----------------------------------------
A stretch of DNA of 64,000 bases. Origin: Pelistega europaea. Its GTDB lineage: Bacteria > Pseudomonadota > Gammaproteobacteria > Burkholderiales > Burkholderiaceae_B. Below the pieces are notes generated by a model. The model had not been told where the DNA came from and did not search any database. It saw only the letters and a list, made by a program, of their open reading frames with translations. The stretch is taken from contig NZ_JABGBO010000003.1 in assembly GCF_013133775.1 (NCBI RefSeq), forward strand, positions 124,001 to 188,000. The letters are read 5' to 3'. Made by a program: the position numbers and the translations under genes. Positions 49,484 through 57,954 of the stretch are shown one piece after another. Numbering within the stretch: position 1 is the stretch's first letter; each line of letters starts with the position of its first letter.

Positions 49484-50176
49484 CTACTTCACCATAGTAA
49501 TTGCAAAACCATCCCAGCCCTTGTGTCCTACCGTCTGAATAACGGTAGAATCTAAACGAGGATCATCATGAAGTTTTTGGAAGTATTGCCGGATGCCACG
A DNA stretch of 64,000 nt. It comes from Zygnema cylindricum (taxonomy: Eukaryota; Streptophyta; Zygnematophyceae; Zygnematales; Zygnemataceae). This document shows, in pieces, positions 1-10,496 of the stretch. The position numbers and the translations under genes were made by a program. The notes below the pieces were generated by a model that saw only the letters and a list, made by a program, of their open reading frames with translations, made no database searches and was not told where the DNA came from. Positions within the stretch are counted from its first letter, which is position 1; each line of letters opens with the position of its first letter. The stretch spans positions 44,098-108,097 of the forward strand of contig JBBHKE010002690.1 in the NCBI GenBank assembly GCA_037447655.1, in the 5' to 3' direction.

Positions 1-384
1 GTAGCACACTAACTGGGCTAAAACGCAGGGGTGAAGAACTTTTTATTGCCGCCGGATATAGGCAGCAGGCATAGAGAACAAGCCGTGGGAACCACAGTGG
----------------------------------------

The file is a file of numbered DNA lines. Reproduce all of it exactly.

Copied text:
A stretch of DNA of 64,000 bases. Origin: Pelistega europaea. Its GTDB lineage: Bacteria > Pseudomonadota > Gammaproteobacteria > Burkholderiales > Burkholderiaceae_B. Below the pieces are notes generated by a model. The model had not been told where the DNA came from and did not search any database. It saw only the letters and a list, made by a program, of their open reading frames with translations. The stretch is taken from contig NZ_JABGBO010000003.1 in assembly GCF_013133775.1 (NCBI RefSeq), forward strand, positions 124,001 to 188,000. The letters are read 5' to 3'. Made by a program: the position numbers and the translations under genes. Positions 49,484 through 57,954 of the stretch are shown one piece after another. Numbering within the stretch: position 1 is the stretch's first letter; each line of letters starts with the position of its first letter.

Positions 49484-50176
49484 CTACTTCACCATAGTAA
49501 TTGCAAAACCATCCCAGCCCTTGTGTCCTACCGTCTGAATAACGGTAGAATCTAAACGAGGATCATCATGAAGTTTTTGGAAGTATTGCCGGATGCCACG
A DNA stretch of 64,000 nt. It comes from Zygnema cylindricum (taxonomy: Eukaryota; Streptophyta; Zygnematophyceae; Zygnematales; Zygnemataceae). This document shows, in pieces, positions 1-10,496 of the stretch. The position numbers and the translations under genes were made by a program. The notes below the pieces were generated by a model that saw only the letters and a list, made by a program, of their open reading frames with translations, made no database searches and was not told where the DNA came from. Positions within the stretch are counted from its first letter, which is position 1; each line of letters opens with the position of its first letter. The stretch spans positions 44,098-108,097 of the forward strand of contig JBBHKE010002690.1 in the NCBI GenBank assembly GCA_037447655.1, in the 5' to 3' direction.

Positions 1-384
1 GTAGCACACTAACTGGGCTAAAACGCAGGGGTGAAGAACTTTTTATTGCCGCCGGATATAGGCAGCAGGCATAGAGAACAAGCCGTGGGAACCACAGTGG